Stop Pretending We Don’t Know
New Rule: Stop Pretending We Don’t Know
In 1991, Carl Glickman wrote an article called, “Pretending Not to Know What We Already Know.” As I read this again, in preparation for this rule, it is as true today as it was in 1991. Good Grief. It seems to me that most things have become political and about selling silver bullets. I also strongly recommend the book by Berliner and Glass (2014), “50 Myths and Lies that Threaten Public Education.” Each chapter has research to support the myths they expose. We need to cut through the blizzard of marketing manipulation. Berliner and Glass find the ponies in the muck.
I am starting to believe our educational leaders are not reading, are ignoring what we already know, and are more interested in maintenance and blame aversion than learning, adapting and generating new ways to respond to an ever-changing world. Quoting Glickman, “The first task of restructuring confronting our own professional knowledge is not easy, but it is likely to produce the courage to improve, at least in a few good schools.”
Reflecting back on my forty plus years in schools, K-12 through universities, I think we have been affected by the Re’s Disease. We have survived restructuring, reconstituting, reforming, reimagining, refinancing, reorganizing, etc. How about resisting what Abrahamson (2004) Change without Pain called ‘repetitive change syndrome?’ How about focusing on what works, what doesn’t work, and what are we going to do about it? How about refocusing (ha, there is that Re’s disease again) on expanding our repertoire rather than searching for one right answer?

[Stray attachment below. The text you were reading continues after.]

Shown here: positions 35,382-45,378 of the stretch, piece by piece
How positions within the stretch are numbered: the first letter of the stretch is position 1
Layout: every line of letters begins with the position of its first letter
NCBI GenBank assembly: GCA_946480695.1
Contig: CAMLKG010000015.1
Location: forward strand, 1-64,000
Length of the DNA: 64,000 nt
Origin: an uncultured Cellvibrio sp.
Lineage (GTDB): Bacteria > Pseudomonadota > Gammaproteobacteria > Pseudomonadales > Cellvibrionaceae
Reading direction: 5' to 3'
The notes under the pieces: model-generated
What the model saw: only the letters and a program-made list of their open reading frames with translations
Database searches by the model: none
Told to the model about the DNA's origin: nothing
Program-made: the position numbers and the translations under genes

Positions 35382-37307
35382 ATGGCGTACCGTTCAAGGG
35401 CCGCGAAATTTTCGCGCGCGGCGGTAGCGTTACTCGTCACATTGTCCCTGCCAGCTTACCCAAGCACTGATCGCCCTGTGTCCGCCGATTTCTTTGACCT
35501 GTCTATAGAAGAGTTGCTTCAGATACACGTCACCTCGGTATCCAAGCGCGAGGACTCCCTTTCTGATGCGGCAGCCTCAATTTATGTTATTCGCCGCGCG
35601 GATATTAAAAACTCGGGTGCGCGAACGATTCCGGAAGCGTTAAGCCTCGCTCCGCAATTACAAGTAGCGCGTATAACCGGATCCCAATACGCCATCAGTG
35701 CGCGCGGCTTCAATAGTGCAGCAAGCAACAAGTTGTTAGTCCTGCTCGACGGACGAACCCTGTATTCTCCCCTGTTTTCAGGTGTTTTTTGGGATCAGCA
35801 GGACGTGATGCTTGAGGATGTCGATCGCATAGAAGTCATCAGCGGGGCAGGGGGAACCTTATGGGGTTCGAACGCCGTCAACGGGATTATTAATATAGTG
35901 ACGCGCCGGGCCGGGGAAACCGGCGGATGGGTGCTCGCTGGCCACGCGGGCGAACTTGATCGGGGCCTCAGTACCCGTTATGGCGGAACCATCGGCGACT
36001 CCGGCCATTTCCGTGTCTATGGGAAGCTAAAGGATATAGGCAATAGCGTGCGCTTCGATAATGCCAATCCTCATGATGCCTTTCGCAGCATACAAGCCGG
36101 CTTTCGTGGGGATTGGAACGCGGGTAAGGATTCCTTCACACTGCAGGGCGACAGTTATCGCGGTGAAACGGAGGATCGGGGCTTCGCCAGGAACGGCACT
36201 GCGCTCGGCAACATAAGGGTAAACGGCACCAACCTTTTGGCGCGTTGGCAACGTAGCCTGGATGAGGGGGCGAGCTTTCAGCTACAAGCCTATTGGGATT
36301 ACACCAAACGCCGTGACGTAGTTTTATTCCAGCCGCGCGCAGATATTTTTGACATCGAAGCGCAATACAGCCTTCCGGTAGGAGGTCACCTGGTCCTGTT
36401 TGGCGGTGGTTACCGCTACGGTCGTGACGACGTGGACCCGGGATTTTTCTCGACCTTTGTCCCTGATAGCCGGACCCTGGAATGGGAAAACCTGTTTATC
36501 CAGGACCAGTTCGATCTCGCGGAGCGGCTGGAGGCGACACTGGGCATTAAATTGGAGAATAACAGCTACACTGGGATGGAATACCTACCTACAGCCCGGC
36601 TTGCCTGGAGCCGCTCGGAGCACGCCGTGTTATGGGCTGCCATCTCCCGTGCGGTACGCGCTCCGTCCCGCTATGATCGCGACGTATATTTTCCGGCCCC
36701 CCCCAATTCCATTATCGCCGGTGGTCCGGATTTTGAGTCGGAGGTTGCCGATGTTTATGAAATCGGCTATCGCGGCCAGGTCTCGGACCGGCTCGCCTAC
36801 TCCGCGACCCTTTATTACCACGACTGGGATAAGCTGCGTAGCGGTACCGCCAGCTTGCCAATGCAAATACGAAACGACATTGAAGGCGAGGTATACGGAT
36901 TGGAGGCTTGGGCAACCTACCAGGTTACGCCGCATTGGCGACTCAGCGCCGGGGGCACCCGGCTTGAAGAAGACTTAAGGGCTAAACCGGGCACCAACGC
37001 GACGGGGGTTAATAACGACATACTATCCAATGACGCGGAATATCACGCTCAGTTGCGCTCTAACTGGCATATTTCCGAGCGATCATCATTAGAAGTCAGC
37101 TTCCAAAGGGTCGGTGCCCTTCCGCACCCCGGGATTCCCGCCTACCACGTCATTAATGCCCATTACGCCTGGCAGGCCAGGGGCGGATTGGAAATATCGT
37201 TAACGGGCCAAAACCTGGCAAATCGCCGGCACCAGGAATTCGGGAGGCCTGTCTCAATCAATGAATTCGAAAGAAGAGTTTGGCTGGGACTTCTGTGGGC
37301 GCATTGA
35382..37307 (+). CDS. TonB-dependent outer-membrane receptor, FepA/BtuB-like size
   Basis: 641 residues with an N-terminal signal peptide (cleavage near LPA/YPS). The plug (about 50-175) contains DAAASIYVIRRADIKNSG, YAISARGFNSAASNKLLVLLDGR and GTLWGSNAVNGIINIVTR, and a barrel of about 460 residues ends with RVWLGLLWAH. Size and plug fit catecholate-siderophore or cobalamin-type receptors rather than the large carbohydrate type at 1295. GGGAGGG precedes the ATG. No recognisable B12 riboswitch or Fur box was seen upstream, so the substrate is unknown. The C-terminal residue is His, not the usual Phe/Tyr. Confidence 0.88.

An example is tracking students. Generally tracking does not help. Of course, like anything, Calculus BC, AP Chemistry, etc. might be exceptions. Many times tracking results in re-segregation, Re’s Disease sneaks in again. Students end up being sorted by socioeconomic status and/or race and/or culture. That may not be the intent, but it is the Result.
Holding student back does not help either. As Holmes (1990) concluded, “Those who continue to retain pupils at grade level do so despite the cumulative research evidence” (p. 78). The task of schools is not to sort and thwart students but instead to assist them to move along from year to year with the knowledge, concepts, and skills which allow them to graduate in 12 years with the prerequisites to be productive.”
Ah, consequences. Students must have severe consequences as a deterrent. Really, Rutter et .al. (1979) shows the least successful schools are the most punitive. I learned from bartending my way through the last couple of years in college, watching others steal no matter how many systems were in place. As a principal, two thousand young minds will beat the system every time. There is no system that can’t be beaten. Look no further than technology. I have had students who broke into our supposedly, fail-safe systems of technology in the school district.